Petition supports services for disabled adults

Published: Wednesday, Dec. 5, 2012 5:30 a.m. CDT

(Continued from Page 1)

GENEVA – When Chris Morris of Geneva thinks of her two developmentally disabled daughters, she considers how a near total lack of housing support affects their lives.

“Haley is 21, and Caroline is 18,” Morris said. “There is just a lack of funding for adults with disabilities in Illinois, and specifically in Kane County. Funding from the state level is declining and inadequate. So it’s important for us in Kane County to try to secure additional funding locally for Kane residents. It goes back to taking care of your own in your own community.”

Morris and other advocates are collecting 20,000 signatures to put a referendum on the April 9 consolidated election ballot. Voters would be asked to support a 0.1 percent property tax levy increase for housing and other services for developmentally disabled adults. The deadline to file a ballot referendum is Jan. 7.

Supporters say it would cost the owner of a house valued at $182,000 – the median home market value in Kane County, according to the assessor – an additional $55 a year. The levy would raise an estimated $13 million a year, said Patrick Flaherty, the vice chairman of the board of directors for the Association for Individual
Development.

Flaherty said the agency’s board decided to pursue the petition drive because of the crisis in funding those with disabilities face for housing, transportation, jobs, job training and respite for families that take care of disabled people. Reductions in state and federal support and a growing population in need of help have created the crisis, he said.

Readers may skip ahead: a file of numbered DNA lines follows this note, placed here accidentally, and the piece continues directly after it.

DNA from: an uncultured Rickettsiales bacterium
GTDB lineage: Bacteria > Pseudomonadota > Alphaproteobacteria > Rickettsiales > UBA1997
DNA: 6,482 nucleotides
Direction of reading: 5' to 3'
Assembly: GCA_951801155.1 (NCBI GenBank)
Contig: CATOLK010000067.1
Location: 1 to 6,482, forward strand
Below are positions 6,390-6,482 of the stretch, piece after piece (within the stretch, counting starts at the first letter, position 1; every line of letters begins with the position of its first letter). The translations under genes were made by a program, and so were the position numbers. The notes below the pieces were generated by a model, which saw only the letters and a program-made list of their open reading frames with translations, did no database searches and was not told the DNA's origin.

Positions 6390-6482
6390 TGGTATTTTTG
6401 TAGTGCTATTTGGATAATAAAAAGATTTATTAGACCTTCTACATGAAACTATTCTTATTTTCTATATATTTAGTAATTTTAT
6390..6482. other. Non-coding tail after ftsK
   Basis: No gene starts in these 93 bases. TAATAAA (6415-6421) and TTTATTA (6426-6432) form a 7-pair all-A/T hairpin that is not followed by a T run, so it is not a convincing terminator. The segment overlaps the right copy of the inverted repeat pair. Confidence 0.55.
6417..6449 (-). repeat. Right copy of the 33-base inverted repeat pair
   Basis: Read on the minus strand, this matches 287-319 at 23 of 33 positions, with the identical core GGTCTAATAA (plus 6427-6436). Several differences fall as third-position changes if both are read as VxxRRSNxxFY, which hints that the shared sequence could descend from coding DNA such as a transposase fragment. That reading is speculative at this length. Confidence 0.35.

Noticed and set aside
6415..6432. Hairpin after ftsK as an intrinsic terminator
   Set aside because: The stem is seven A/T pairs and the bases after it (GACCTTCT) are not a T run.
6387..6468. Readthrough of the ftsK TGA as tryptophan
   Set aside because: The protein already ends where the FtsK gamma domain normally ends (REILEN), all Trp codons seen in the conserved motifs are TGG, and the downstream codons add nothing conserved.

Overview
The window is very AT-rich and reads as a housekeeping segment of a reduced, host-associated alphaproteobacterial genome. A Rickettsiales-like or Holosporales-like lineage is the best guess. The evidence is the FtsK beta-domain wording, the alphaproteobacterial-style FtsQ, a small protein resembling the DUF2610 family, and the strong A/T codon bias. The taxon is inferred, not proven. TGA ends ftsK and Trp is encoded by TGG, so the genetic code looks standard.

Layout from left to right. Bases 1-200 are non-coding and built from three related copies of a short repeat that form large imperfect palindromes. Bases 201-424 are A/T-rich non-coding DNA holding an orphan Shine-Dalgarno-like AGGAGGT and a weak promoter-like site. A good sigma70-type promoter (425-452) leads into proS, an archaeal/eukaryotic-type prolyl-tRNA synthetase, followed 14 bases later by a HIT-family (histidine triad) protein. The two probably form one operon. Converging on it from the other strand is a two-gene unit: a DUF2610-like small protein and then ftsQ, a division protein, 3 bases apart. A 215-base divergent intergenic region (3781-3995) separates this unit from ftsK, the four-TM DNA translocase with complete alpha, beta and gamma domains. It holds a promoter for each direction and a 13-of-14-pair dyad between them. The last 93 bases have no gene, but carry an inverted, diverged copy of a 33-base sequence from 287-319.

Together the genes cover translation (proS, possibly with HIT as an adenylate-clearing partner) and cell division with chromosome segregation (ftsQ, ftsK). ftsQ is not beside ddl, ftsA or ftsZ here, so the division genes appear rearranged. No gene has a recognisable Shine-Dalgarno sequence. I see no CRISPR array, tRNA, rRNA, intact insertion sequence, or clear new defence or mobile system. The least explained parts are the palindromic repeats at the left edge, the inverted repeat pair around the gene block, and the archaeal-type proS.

“We have about 10,000 people in Kane County who need lifetime care that could be at Marklund or group homes, which we operate,” Flaherty said. “Another 10,000 need less intensive care, but nonetheless, need care with basic life services. We have almost 17,000 in special education in Kane County, and half of those will need services in the community once they graduate from school at age 21.”

Group homes placed within local communities are ideal, he said, because it keeps people with disabilities within neighborhoods, increases their independence and competence, and relieves their aging parents.

“We have an increasing number of parents who are getting into their 60s and 70s, who soon will no longer be able to take care of them at home,” Flaherty said. “As a community, we need to provide resources so those adult children can be transitioned into the community. … But the waiting list in Kane County is measured in years.”

If the measure is passed, the County Board chairman would appoint three members to a board to administer funds collected for services to the developmentally disabled.

“The appointed board would determine where to target money and what services to support,” Flaherty said. “But all of these funds would be devoted exclusively for the care of people with disabilities.”

Another way to get the question on the ballot is if the County Board puts it there, Flaherty said.

County Board Chairman Chris Lauzen said if the agency brings the issue to the County Board, it would be given consideration. Lauzen said if the measure gets on the ballot and is passed by voters, then he would work to reduce the county’s levy by 0.1 percent to fulfill his election commitment of freezing the property tax levy.

“I am here to limit the size of government and property taxes as best I can,” Lauzen said.

Lauzen said he has not been given the petition to sign, and he is neutral on whether he would support it at this point.

Previous Page|1|2|Next Page